Dokdo Island (Ulleung-gun, Gyeongsangbuk-do). Dokdo Island consists of two rocky islets, Dongdo and Seodo, situated about 150 m apart, and 89 rocky islets around them.

Ulleungdo Island and Dokdo Island

Ulleungdo Island is a volcanic island that represents South Korea along with Jeju Island. Other than Ulleungdo Island, there are Dokdo Island, Jukdo Island, and Gwaneumdo Island (uninhabited).

Ulleungdo Island is 130 km east of the land, where nature has been kept intact from time immemorial. It is filled with natural wonders that cannot be seen on the land, such as the clean sea, superb coastal scenery created by sheer cliffs, Nari Basin, and the unique primeval forest. The distinct village structure is also spectacular. The valleys run down in different directions from Seonginbong Peak. Because of the rugged terrain, straight roads are rare and villages are formed around the island. Located 87.4 km to the southeast of Ulleungdo Island, Dokdo Island is located in the far east of South Korea. As seen by the fact that the island itself is designated as Natural Monument No. 336, it boasts of magnificent views and unique natural scenery such as columnar joints. At present, Korean guards and residents inhabit this island.

Dodong Port of Ulleungdo. A volcanic island in the East Sea

DMZ (Demilitarized Zone)

The Demilitarized Zone (DMZ) is a symbol of a cease-fire on the Korean Peninsula. As the Korean Armistice Agreement was signed in 1953 to end the Korean War, the Military Demarcation Line (DML) was drawn between the two Koreas. A 4 km–wide strip of land, extending 2 km north and 2 km south of the MDL, was designated as the DMZ. There is a village called Tae Sung Freedom Village inhabited by civilians, which lies within the Korean DMZ. Public access is usually prohibited but only allowed with permission from the military authorities. Foreign tourists can also visit there. The natural environment of the Korean DMZ is perfectly preserved, as human access to the area has been strictly restricted for more than six decades since the end of the war. It is in the spotlight as an ecological axis of the Korean Peninsula and a repository of animal diversity. It is also now an important subject of academic research worldwide.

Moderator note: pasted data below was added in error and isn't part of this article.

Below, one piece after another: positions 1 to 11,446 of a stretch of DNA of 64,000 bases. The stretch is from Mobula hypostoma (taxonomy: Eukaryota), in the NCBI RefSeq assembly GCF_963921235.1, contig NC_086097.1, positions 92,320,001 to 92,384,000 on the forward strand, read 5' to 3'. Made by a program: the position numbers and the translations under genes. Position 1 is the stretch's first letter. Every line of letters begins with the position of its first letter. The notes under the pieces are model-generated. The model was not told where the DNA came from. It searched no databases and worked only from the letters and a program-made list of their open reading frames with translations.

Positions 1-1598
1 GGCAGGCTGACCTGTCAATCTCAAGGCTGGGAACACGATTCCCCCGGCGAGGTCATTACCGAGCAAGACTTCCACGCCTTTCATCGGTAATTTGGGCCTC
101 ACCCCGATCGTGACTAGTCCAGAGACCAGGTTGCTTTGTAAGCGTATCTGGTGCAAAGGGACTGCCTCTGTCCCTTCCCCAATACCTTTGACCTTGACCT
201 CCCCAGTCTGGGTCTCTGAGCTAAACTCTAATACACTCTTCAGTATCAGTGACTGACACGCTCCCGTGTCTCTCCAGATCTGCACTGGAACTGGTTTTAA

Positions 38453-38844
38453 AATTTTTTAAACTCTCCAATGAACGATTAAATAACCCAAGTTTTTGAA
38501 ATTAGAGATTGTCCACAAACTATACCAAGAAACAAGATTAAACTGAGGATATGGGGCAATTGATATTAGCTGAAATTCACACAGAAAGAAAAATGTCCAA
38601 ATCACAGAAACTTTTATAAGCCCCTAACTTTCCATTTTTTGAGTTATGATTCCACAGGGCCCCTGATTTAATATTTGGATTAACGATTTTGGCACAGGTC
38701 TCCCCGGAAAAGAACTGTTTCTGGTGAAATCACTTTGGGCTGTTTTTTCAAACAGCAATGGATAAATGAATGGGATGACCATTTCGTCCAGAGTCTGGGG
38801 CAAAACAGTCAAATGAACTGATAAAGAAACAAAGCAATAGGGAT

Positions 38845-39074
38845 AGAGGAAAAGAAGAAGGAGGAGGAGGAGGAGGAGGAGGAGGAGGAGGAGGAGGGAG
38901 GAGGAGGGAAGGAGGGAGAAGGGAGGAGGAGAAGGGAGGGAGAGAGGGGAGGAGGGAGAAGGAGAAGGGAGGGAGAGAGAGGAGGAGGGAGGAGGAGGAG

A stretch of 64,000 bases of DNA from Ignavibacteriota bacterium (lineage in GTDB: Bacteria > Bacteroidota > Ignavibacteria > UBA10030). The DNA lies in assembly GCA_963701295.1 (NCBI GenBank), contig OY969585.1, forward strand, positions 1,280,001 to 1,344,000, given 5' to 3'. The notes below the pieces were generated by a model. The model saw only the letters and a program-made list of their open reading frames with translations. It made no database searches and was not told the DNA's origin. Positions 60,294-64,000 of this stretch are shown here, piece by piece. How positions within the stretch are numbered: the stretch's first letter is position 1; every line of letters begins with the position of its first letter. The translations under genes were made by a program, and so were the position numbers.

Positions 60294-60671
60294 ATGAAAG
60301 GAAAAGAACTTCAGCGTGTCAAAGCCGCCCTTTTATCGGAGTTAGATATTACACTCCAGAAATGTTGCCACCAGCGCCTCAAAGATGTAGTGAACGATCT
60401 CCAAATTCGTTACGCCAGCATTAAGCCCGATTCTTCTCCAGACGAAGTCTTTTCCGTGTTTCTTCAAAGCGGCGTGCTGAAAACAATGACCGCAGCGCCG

In terms of nature and ecology, the DMZ is largely divided into three zones: a mountainous zone composed of high mountains and dense forests, an inland zone encompassing plains and rivers, and a brackish water zone with large wetlands and mudflats. These three forms of nature reveal ever-changing primordial energy, and the zones adjacent to the DMZ incorporate excellent vegetation and rare plant habitats. A total of 30% of the animals and plants on the Korean Peninsula live here, including 82 species of endangered species.

The DMZ has pristine, primeval forests.

Suncheonman Bay Area

Suncheonman Bay is a coastal wetland located on the southern coast of South Korea. This bay incorporates river topography such as natural mudflats, salt marshes, natural levees, floodplains, and back marshes. It is well-known for the phenomenal views of its S-shaped waterway and the vast reed field on the endless mudflat.

The 5.4 km2 reed field is the widest and best preserved one in South Korea. In autumn, many tourists come to see the reed beds in autumn colors swaying in the wind.

Suncheonman National Garden is the first national garden in South Korea. It was created in 2013 when Suncheonman International Garden Expo was held. It consists of various themes such as an arboretum, a water garden, and a medicinal herb garden.

In 2023, Suncheonman International Garden Expo 2023 will be held in Suncheonman National Garden and the Suncheon area.

Hwadam Botanic Garden

Hwadam Botanic Garden, located in Gwangju, Gyeonggi-do, has recently emerged as a new natural and ecological tourist destination. Opened in 2013 with the aim of protecting the ecosystem, this garden is intended to collect and exhibit 4,000 species of endangered animals and plants.

The forest of pine trees and maple trees in harmony continues along the valleys and the foot of the mountain, and low-slope trails run gently around it. This allows visitors to enjoy a leisurely stroll. The largest Pine Tree Garden and the unique Moss Garden are the pride of Hwadam Botanic Garden. Riding an electrically powered eco-friendly monorail helps visitors reach the top more easily.

Suncheonman Bay reed beds, the largest reed field in South Korea
Hwadam Botanic Garden engaged in preserving the pristine forest